Here, the record demonstrates that the commissioner first complied with C.R.J.P. 3(a) concerning the understanding of the allegations of the petition and of J.F.C.'s constitutional rights. The decision to waive counsel consisted of the following pertinent exchanges between the commissioner, J.F.C., and his mother, Mrs. C.:"COMMISSIONER WATTS: ... did you folks see a lawyer before you came in today? *9 MRS. C.: No, ma'am. COMMISSIONER WATTS: And do youwell, I would suggest if you haven't seen a lawyer that we go ahead and read this petition through so that you know what you are charged with and that we explain to you what your legal rights in this matter are and what the possible consequences can be and then you can make your decision about whether or not to see a lawyer. If you want to see one but are unable to afford one, Mrs. C., the court can appoint an attorney for him if your income is below a certain level so first of all the district attorney will read this petition and then we'll go into the explanations ... COMMISSIONER WATTS: Do you want to see a lawyer before we go any further? MRS. C.: I really don't know what to say or do about it. What do you want to do? You want to admit to it or what? CHILD: (No response audible.) MRS. C.: Whatever. I'm just asking you because I don't know too much about it. I'm just ... COMMISSIONER WATTS: What would be your choice in this matter, J.C.? Do you want to see a lawyer or do you want to go ahead and admit to it or what? CHILD: I'll admit to it. COMMISSIONER WATTS: You'll admit to it. Do you understand what you are admitting to?
The commissioner then proceeded to comply with C.R.J.P. 3(c) and explained the elements of the crimes to which J.F.C. was admitting. Recognizing the confusing nature of the act of conspiracy, the commissioner engaged in a lengthy discussion explaining the elements of that crime in which J.F.C. and his mother actively participated. The commissioner then explained the sentencing alternatives, and the factual basis for the allegations in the petition was determined by having J.F.C. explain what happened in his own words. See ALI-ABA, Law & Tactics in Juvenile Cases § 12.5 (3rd ed. 1977).
In determining whether there has been a valid waiver of rights, the factual circumstances of each case must be examined, that is, the totality of circumstances test is applied. People v. Thorpe, 641 P.2d 935 (Colo.1982). Facts to be considered are the age and intelligence of the child and his prior experience with the juvenile justice system.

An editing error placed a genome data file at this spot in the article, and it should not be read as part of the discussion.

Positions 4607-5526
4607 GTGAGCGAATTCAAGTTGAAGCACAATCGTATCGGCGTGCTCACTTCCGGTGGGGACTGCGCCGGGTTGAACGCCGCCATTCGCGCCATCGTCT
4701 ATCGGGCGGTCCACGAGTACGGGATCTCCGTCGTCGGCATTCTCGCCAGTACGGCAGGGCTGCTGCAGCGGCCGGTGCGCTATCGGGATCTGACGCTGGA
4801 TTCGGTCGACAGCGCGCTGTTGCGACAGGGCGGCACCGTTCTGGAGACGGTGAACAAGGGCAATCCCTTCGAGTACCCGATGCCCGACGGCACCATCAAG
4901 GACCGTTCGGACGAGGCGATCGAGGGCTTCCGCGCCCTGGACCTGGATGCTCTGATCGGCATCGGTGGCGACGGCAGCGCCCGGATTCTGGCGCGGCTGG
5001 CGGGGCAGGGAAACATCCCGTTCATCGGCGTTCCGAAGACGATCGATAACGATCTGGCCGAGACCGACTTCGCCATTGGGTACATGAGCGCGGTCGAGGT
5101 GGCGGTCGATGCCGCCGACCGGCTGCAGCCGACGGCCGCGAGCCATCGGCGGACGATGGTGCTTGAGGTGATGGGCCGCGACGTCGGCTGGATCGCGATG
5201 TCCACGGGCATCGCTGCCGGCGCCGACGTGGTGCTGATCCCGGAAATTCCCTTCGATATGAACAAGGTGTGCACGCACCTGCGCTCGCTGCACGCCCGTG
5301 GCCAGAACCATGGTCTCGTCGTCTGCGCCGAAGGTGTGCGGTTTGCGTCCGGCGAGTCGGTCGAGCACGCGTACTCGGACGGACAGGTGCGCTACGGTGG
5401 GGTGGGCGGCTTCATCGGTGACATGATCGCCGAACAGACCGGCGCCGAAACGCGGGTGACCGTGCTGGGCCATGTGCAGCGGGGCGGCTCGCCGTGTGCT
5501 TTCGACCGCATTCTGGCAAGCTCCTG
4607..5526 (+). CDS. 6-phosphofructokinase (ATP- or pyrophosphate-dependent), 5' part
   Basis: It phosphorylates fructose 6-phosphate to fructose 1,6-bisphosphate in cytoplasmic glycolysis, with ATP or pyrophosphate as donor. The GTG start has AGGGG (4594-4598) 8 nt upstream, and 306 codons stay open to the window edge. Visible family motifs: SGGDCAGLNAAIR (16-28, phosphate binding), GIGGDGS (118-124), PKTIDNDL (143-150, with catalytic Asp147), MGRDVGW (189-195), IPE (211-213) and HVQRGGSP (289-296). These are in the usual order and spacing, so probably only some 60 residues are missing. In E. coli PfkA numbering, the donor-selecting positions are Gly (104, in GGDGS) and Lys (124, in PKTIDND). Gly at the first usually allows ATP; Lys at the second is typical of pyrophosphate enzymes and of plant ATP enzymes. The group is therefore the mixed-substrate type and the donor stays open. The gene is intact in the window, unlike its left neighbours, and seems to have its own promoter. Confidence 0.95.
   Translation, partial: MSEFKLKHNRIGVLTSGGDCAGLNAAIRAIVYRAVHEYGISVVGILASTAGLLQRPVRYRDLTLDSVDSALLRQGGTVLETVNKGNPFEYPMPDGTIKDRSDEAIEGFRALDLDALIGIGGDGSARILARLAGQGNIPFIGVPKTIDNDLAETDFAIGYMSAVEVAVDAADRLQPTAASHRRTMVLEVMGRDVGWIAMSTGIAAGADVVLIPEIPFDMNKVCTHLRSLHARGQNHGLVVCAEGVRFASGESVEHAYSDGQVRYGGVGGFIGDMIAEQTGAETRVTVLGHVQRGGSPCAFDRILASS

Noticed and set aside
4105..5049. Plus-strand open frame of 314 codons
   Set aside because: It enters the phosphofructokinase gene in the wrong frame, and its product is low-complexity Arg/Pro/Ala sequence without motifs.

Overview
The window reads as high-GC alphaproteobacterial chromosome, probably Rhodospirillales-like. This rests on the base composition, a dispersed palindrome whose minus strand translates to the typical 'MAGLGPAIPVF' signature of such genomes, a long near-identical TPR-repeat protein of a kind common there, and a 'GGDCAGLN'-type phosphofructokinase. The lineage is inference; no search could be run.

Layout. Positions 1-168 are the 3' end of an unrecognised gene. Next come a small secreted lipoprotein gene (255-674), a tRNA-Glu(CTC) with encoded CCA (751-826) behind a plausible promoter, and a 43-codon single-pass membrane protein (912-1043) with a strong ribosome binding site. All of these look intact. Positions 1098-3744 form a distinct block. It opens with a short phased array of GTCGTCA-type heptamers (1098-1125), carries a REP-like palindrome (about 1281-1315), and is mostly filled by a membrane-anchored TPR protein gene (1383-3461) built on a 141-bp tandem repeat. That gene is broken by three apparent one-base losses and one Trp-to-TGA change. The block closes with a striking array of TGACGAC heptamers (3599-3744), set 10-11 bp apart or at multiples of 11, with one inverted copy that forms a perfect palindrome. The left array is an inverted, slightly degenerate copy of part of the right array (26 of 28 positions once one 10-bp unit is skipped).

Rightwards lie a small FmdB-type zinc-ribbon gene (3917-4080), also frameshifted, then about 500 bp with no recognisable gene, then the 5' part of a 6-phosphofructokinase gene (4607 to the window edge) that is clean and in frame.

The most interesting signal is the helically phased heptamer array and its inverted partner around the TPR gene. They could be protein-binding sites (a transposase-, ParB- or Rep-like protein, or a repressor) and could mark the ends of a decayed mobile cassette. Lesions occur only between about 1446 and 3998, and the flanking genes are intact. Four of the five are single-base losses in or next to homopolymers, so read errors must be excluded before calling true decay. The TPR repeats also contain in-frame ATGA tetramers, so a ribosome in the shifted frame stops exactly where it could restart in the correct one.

The record here provides us with sufficient information to conclude that the court did not abuse its discretion in denying J.F.C.'s motion to withdraw his plea of admission to the petition. We note the defendant here was 16 at the time he admitted guilt to the charges and he conceded that he had had previous contacts with the juvenile court in delinquency proceedings. In addition, the record does not indicate, nor does the juvenile contend in his appeal, that he had a meritorious defense to the charge, which is a prerequisite to a withdrawal of guilty plea. People v. Lucero, 164 Colo. 247, 434 P.2d 128 (1967). See also People v. Cushon, 650 P.2d 527 (Colo.1982).
We have considered the People's contention that we lack jurisdiction of the subject matter of this appeal because a motion for rehearing was not timely filed and find it to be without merit.
STERNBERG, J., concurs.
PIERCE, J., dissents.
PIERCE, Judge, dissents.
It would appear to me that the General Assembly would not have required a parent to be present, even in an advisory capacity at the time alternatives to a child's plea and other constitutional rights are being discussed, if that requirement were not of great significance.
Where the record reveals, as this one does, that the parent is totally confused and is unable to advise freely, or is totally confused and unable to support or guide the child because the parent has no understanding of the matters being explained, then the parent is incapable of fulfilling the role contemplated by the General Assembly, *10 and this fact alone should be determinative of the issue. See People in the Interest of L.B., supra.
If the understanding of the parent is not a significant factor, then the General Assembly's requirement is a futility.
I would reverse the judgment.